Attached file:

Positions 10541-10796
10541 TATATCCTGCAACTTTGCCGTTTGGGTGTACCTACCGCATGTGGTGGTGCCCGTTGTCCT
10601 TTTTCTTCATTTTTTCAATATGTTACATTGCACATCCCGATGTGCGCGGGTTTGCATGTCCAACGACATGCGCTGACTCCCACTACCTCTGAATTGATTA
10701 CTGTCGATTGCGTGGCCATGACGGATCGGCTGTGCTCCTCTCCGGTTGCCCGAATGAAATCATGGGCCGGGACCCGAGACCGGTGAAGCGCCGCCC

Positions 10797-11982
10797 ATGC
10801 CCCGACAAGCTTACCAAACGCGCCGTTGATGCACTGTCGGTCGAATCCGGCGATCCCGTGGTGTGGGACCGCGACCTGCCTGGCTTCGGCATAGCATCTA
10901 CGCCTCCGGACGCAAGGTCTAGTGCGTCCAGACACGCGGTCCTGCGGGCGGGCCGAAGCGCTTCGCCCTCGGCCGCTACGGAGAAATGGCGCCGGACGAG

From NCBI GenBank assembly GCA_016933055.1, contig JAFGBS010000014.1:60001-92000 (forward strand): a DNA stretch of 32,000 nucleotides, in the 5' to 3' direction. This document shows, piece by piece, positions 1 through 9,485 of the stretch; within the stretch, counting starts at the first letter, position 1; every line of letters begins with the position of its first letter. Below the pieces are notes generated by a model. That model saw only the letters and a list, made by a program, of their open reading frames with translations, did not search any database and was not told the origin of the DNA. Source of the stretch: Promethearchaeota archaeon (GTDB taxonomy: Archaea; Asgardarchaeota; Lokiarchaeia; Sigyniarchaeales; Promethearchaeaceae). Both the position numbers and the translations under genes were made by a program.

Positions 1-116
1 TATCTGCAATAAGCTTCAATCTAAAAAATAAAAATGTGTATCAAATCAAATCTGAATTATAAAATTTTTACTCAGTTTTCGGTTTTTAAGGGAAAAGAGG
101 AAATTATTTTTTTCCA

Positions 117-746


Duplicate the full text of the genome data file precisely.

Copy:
Positions 10541-10796
10541 TATATCCTGCAACTTTGCCGTTTGGGTGTACCTACCGCATGTGGTGGTGCCCGTTGTCCT
10601 TTTTCTTCATTTTTTCAATATGTTACATTGCACATCCCGATGTGCGCGGGTTTGCATGTCCAACGACATGCGCTGACTCCCACTACCTCTGAATTGATTA
10701 CTGTCGATTGCGTGGCCATGACGGATCGGCTGTGCTCCTCTCCGGTTGCCCGAATGAAATCATGGGCCGGGACCCGAGACCGGTGAAGCGCCGCCC

Positions 10797-11982
10797 ATGC
10801 CCCGACAAGCTTACCAAACGCGCCGTTGATGCACTGTCGGTCGAATCCGGCGATCCCGTGGTGTGGGACCGCGACCTGCCTGGCTTCGGCATAGCATCTA
10901 CGCCTCCGGACGCAAGGTCTAGTGCGTCCAGACACGCGGTCCTGCGGGCGGGCCGAAGCGCTTCGCCCTCGGCCGCTACGGAGAAATGGCGCCGGACGAG

From NCBI GenBank assembly GCA_016933055.1, contig JAFGBS010000014.1:60001-92000 (forward strand): a DNA stretch of 32,000 nucleotides, in the 5' to 3' direction. This document shows, piece by piece, positions 1 through 9,485 of the stretch; within the stretch, counting starts at the first letter, position 1; every line of letters begins with the position of its first letter. Below the pieces are notes generated by a model. That model saw only the letters and a list, made by a program, of their open reading frames with translations, did not search any database and was not told the origin of the DNA. Source of the stretch: Promethearchaeota archaeon (GTDB taxonomy: Archaea; Asgardarchaeota; Lokiarchaeia; Sigyniarchaeales; Promethearchaeaceae). Both the position numbers and the translations under genes were made by a program.

Positions 1-116
1 TATCTGCAATAAGCTTCAATCTAAAAAATAAAAATGTGTATCAAATCAAATCTGAATTATAAAATTTTTACTCAGTTTTCGGTTTTTAAGGGAAAAGAGG
101 AAATTATTTTTTTCCA

Positions 117-746